Missile defense opens up rift between China, South Korea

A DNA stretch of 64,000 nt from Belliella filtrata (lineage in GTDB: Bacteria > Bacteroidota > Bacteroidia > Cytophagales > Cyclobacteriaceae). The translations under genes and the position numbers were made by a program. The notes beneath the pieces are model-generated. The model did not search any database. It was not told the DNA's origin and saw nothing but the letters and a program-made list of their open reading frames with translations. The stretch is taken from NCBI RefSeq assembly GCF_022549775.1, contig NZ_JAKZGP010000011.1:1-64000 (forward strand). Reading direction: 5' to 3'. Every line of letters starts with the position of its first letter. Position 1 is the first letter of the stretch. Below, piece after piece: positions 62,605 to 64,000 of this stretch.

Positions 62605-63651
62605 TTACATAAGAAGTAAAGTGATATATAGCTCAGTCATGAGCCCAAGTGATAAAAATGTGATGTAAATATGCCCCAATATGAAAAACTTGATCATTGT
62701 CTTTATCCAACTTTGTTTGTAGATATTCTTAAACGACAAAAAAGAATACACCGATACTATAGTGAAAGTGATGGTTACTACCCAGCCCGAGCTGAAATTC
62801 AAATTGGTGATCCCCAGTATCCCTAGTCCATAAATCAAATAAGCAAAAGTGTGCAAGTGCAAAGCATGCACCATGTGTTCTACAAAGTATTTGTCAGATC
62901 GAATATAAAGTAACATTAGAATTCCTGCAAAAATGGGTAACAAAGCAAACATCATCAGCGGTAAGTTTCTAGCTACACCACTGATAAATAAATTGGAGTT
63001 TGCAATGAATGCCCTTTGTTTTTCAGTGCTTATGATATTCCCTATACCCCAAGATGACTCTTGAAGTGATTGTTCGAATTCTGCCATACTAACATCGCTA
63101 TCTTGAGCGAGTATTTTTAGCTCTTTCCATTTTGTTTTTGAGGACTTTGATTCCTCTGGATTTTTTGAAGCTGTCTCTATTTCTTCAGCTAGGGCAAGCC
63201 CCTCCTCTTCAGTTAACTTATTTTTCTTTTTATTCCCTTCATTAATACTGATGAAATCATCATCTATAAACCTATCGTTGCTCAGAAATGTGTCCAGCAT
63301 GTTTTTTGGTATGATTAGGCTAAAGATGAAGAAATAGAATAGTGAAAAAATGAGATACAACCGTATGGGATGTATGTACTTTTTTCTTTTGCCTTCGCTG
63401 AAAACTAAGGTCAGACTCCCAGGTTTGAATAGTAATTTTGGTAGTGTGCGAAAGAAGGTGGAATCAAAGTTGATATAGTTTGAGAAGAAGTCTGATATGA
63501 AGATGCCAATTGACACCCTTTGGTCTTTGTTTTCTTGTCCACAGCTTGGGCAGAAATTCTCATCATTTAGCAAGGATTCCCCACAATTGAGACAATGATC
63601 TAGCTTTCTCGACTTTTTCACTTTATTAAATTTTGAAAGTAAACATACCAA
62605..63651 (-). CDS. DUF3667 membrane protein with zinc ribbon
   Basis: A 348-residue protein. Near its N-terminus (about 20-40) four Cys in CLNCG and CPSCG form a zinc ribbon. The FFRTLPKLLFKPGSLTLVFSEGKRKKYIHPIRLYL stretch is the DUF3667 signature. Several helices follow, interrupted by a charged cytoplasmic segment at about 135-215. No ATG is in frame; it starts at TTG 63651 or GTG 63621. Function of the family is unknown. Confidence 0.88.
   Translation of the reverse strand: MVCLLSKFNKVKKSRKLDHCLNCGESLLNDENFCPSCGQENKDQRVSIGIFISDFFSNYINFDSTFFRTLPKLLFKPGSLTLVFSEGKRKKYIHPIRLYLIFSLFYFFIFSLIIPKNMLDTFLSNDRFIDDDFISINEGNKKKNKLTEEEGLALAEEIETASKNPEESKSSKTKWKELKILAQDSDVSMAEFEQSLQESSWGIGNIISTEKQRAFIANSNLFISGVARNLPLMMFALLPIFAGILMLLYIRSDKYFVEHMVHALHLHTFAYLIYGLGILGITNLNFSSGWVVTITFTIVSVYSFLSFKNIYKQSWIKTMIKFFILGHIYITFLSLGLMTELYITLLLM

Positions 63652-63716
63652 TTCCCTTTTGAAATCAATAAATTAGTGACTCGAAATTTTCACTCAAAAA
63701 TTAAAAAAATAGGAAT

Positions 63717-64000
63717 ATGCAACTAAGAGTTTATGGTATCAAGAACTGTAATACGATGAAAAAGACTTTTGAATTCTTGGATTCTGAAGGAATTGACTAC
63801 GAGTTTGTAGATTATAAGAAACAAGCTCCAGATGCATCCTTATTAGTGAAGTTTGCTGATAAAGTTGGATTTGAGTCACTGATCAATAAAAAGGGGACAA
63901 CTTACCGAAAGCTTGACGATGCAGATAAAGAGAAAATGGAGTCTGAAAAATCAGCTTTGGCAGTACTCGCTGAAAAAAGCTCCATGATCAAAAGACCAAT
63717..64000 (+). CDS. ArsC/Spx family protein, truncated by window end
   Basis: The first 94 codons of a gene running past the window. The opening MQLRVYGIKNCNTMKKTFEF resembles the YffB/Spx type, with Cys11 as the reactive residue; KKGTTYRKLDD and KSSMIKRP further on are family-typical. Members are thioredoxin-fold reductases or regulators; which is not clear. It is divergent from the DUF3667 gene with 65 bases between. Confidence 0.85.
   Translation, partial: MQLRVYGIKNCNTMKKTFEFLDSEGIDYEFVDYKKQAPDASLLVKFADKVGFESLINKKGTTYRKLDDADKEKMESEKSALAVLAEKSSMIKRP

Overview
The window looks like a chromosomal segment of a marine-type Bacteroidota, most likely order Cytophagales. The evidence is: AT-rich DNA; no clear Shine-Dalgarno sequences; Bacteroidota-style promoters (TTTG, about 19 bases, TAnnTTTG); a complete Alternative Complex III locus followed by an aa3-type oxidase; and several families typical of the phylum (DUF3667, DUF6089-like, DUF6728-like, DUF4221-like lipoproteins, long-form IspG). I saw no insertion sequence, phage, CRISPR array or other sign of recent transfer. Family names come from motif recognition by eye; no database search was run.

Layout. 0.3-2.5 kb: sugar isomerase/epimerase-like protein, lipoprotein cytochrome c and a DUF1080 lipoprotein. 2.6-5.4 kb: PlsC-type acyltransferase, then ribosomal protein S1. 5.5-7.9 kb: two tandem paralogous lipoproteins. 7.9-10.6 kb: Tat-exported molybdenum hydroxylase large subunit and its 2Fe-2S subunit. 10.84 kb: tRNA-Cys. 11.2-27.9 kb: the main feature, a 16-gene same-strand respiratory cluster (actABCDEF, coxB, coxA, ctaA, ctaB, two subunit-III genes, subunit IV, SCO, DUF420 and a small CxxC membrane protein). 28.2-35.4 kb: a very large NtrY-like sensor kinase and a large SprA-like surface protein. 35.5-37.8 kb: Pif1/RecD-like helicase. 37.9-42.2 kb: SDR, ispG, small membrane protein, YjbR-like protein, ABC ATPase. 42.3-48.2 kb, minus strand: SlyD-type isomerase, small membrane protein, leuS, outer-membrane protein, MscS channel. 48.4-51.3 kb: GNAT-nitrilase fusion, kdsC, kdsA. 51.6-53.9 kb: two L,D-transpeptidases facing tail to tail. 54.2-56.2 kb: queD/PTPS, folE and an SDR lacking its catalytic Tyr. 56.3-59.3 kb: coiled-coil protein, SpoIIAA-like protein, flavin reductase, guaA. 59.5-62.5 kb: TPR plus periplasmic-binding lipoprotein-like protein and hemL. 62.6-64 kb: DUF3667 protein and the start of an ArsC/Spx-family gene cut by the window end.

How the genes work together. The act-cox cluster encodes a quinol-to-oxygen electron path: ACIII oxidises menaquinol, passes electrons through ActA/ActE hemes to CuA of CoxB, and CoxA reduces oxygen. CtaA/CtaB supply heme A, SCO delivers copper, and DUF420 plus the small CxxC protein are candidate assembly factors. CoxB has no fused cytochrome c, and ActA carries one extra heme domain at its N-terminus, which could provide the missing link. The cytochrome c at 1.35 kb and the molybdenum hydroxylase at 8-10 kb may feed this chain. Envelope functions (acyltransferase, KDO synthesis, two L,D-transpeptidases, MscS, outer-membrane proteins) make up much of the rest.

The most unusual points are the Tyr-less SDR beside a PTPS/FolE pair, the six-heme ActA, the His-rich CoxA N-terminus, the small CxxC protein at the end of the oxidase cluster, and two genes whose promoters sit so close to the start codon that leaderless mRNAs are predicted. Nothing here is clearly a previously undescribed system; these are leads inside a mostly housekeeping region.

SEOUL/BEIJING — Mutual suspicion is taking hold of China and South Korea as the U.S. readies to deploy a missile defense system to its East Asian ally, a move Beijing sees as a national security threat.South Korea, which argues that the system is a necessary counter to a dangerous North Korea, believes China is retaliating by restricting cultural exchanges and visa issuance.Meanwhile, South Korea is trying to reassure nervous residents about Terminal High Altitude Area Defense amid fears of health risks associated with the land-based system’s powerful radar — a danger that the government denies.Defense Minister Han Min-koo on Wednesday met with community leaders and residents in Seongju County, which has been designated to host the installation. Seoul is willing to consider alternative sites within the county, Han told them, but he indicated that Seoul is eager to move ahead with the deployment.Han described basing THAAD on South Korean soil as “a minimal self-defense measure to keep our people safe.” But the Chinese government, aided by state- and party-run media, has railed against the move on the grounds that the system’s radar could gather intelligence on China’s own missiles, even deep within its territory.The People’s Daily accused South Korean policymakers of making a specious link between THAAD and national security, at the risk of destabilizing the entire region.For their part, South Korean media have reported little acts of Chinese “retribution,” such as the cancellation of events in China featuring Korean stars. A person familiar with a major South Korean talent agency, with obvious unease, said it is watching developments carefully. South Korea also says that rules for obtaining tourist or commercial visas to visit China have become more strict.Even as feelings between China and South Korea turn cold, Beijing seems to be trying to rekindle its recently troubled relationship with ally Pyongyang.Trade between China and North Korea rose 9% on the year in June after falling by the same margin in April, according to economic research firm CEIC, which based its estimates on Chinese customs statistics. Foreign ministers from the two countries met for the first time in two years last month in the Laotian capital of Vientiane. And in a sign that Beijing may be pulling back from cooperation with Washington and Seoul on restraining the North’s saber rattling, China thwarted a United Nations Security Council statement condemning recent ballistic missile launches. The Chinese leadership seems to think economic and diplomatic pressure will persuade the U.S. and South Korea to cancel the THAAD deployment, slated for the end of 2017. With the Communist Party’s next once-in-five-year congress coming in the fall of 2017, party leader Xi Jinping, China’s president, is intent on tightening his grip on the military, which bristles at the idea of having THAAD on the horizon. As such, Xi has little room for compromise.